A national search is underway to find a design for a new AIDS memorial in Seattle. The AIDS Memorial Pathway will help the community remember the victims and heroes of the epidemic.

“There are significant stories to tell about our family and our friends and our community,” said Tom Rasmussen, a former city council member who is now a volunteer helping to plan the $2.5 million project. A combination of private donations and public dollars fund the project.

The pathway will wind through a corner of Cal Anderson Park in Capitol Hill, near the light rail station, where a complex of apartments and businesses will soon rise.

“This is supposed to be a living memorial, so people are going to be telling stories, those stories will be recorded, people will be able to access those stories either online or through augmented reality,” Rasmussen said.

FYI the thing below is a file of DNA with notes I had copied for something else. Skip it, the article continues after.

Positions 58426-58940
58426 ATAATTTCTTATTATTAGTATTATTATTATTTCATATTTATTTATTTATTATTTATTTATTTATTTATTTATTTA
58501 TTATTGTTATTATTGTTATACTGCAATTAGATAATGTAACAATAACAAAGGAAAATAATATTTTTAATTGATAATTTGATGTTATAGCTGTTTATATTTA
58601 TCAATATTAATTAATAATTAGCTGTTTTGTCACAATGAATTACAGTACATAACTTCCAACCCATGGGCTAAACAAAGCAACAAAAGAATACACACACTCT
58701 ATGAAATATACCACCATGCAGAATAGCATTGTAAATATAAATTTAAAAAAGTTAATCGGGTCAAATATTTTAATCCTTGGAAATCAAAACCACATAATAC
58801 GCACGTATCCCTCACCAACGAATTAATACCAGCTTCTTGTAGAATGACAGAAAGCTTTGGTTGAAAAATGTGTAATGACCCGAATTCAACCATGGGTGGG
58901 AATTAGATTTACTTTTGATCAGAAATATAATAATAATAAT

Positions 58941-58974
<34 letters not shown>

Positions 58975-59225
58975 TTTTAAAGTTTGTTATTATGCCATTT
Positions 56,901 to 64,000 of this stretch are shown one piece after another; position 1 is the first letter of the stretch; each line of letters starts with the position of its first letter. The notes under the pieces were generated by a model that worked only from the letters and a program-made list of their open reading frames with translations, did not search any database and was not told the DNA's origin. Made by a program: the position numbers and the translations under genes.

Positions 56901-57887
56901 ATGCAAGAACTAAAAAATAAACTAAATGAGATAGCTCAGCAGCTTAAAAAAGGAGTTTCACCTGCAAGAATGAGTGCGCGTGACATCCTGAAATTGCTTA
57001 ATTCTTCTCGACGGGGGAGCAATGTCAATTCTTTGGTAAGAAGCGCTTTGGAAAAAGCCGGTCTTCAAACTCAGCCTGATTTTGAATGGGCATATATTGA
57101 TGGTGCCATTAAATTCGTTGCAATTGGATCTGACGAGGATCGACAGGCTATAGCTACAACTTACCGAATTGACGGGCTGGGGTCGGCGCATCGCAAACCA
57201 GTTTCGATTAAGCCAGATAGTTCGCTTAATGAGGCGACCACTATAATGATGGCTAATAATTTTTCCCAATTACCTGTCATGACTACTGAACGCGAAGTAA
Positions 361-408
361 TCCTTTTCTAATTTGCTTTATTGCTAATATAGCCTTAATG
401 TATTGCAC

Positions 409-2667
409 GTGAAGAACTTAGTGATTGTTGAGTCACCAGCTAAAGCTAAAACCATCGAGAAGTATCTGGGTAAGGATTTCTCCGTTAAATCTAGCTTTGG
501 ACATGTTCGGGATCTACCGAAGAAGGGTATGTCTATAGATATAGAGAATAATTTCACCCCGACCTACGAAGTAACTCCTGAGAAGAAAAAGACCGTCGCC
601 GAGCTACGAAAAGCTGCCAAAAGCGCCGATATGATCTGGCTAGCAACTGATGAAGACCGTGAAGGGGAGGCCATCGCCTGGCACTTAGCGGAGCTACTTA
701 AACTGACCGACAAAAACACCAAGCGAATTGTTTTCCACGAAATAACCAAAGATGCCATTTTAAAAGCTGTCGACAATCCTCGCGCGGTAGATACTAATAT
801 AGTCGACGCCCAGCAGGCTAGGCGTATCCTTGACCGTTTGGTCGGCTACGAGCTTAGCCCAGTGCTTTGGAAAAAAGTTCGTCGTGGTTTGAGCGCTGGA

Visitors could hold up a smartphone or tablet and see stories projected onto various sections of the memorial. That's one idea. Artists have until the end of the month to submit their designs.

Seattle and King Co. were nationwide leaders, early on in the AIDS crisis, recognizing it and taking action long before other government agencies, but there's no physical space to reflect on that era.

San Francisco has the National AIDS Memorial Grove. Indianapolis dedicated its memorial 18 years ago. New York City opened one in 2016.

Seattle hopes to finish its memorial in 2020, and they want it to serve as a reminder that although significant progress has been made, AIDS is still a threat, and there are lessons from the past.

“We call this a pathway because it's an ongoing story,” Rasmussen said. “It's not over.”